If you’ve gotten your hands on the latest anthology from Jeff and Ann VanderMeer—The Big Book of Science Fiction (Vintage, July 12)—you’ve seen just how many wonderful stories they’ve included from around the world. So if you’re itching to read more speculative fiction in translation, check out these ten anthologies featuring fiction from Austria and India to Mexico and Japan! You’ll see just how wonderfully diverse this world can be…
The Best of Austrian Science Fiction
Edited by Franz Rottensteiner
Translated by Todd C. Hanlin (Ariadne Press, 2001)
While Austrian science fiction doesn’t traditionally have an established place in Austrian literature, it is nonetheless noteworthy for being written by professional scientists and others not known for writing outside the SF genre. Those finding a place in this anthology include the physicists Herbert W. Franke, Peter Schattschneider, and Michael Springer.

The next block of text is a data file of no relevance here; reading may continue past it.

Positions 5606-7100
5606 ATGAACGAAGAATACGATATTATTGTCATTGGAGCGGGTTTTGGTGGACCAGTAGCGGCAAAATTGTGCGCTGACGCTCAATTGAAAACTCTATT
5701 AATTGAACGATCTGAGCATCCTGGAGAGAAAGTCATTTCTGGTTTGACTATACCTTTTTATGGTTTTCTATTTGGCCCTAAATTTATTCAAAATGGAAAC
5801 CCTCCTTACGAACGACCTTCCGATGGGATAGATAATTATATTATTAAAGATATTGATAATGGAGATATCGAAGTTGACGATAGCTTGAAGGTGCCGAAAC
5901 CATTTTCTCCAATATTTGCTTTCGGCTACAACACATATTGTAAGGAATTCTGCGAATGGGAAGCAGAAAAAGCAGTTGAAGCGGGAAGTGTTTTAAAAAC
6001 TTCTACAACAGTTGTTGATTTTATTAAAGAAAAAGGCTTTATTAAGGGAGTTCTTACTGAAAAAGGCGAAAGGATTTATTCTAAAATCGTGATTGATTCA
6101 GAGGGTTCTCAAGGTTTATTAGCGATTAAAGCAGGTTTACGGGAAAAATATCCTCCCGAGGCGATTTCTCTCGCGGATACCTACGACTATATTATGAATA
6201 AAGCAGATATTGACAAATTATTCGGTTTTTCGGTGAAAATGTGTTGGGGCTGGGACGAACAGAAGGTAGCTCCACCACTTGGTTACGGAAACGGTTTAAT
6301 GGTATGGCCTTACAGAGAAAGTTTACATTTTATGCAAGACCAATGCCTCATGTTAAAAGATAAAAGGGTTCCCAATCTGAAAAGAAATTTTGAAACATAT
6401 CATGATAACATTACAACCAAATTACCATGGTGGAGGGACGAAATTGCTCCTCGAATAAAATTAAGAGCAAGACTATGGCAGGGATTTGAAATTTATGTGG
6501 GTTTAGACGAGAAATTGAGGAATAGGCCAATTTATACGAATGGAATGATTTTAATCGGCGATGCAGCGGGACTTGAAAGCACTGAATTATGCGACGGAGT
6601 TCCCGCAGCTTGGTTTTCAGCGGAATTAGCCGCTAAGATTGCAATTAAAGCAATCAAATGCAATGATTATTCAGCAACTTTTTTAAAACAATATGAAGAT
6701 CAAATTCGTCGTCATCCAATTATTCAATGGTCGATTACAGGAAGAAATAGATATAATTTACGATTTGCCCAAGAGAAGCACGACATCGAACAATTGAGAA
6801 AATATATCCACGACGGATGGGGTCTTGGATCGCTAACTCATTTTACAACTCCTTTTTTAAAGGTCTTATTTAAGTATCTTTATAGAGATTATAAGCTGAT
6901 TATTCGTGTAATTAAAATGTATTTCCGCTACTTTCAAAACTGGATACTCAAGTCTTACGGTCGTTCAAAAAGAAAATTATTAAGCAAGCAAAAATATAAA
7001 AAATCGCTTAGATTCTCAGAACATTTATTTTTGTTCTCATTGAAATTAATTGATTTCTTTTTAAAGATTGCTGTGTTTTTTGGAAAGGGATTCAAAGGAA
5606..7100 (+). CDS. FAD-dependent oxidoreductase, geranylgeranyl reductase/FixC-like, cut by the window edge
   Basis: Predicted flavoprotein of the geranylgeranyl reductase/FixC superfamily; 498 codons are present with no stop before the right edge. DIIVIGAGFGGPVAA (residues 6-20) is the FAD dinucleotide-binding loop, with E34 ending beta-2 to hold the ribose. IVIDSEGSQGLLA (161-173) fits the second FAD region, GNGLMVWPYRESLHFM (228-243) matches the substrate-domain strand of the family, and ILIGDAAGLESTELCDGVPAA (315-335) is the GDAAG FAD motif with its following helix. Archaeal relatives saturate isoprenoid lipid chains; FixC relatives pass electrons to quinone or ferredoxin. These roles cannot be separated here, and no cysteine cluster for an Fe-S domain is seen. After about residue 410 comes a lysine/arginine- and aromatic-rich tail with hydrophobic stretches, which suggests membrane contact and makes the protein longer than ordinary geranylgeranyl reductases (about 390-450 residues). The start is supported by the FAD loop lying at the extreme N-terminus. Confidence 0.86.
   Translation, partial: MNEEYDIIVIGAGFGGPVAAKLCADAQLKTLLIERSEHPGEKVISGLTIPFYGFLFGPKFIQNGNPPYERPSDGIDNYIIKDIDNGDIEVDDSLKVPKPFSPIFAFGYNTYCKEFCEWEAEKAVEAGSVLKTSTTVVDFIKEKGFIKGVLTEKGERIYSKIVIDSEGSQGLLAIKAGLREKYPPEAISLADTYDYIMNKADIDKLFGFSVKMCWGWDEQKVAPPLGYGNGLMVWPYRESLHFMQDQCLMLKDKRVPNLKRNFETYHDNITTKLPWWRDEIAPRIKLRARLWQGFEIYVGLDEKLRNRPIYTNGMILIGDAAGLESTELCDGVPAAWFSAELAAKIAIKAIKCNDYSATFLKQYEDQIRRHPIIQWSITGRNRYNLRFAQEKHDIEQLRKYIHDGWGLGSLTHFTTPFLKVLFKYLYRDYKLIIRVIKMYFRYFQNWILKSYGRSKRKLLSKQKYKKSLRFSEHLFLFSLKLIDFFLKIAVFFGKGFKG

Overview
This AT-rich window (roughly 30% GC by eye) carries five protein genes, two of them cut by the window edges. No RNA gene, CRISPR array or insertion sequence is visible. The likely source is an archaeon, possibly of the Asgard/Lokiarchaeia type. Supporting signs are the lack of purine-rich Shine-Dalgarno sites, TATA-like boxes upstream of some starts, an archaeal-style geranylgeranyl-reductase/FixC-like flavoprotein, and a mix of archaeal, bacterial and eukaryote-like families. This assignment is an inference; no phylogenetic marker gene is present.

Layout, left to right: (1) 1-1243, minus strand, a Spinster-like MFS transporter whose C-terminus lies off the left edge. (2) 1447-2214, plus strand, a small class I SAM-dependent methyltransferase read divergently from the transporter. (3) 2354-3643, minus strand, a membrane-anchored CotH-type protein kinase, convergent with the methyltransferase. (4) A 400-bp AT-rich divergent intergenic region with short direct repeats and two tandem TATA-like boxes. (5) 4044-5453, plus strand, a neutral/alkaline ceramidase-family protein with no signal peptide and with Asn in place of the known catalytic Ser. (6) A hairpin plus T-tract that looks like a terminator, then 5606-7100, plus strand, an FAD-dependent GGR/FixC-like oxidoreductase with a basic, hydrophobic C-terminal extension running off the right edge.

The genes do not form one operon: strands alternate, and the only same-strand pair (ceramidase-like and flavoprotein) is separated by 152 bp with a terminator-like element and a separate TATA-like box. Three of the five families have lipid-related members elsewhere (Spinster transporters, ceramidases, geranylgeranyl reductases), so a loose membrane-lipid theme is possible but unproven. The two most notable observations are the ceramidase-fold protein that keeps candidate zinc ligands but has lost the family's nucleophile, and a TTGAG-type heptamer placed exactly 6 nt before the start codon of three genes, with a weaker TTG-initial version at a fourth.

Sky City: New Science Fiction Stories by Danish Authors
Edited by Carl-Eddy Skovgaard
Translation coordinator: Lea Thume (Science Fiction Cirklen, 2010)
Science fiction is a small but thriving subculture in Denmark, and Sky City includes some of the best original SF stories by Danish authors from 2007-8. And while the Anglo-American influence is apparent in these stories, these Danish authors have made subjects like time travel and alternate history all their own. Pieces include “Sky City” by Manfred Christiansen, “When the Music’s Over” by A. Silvestri, and “The Green Jacket” by Gudrun Østergaard.
It Came From the North: An Anthology of Finnish Speculative Fiction
Edited by Desirina Boskovich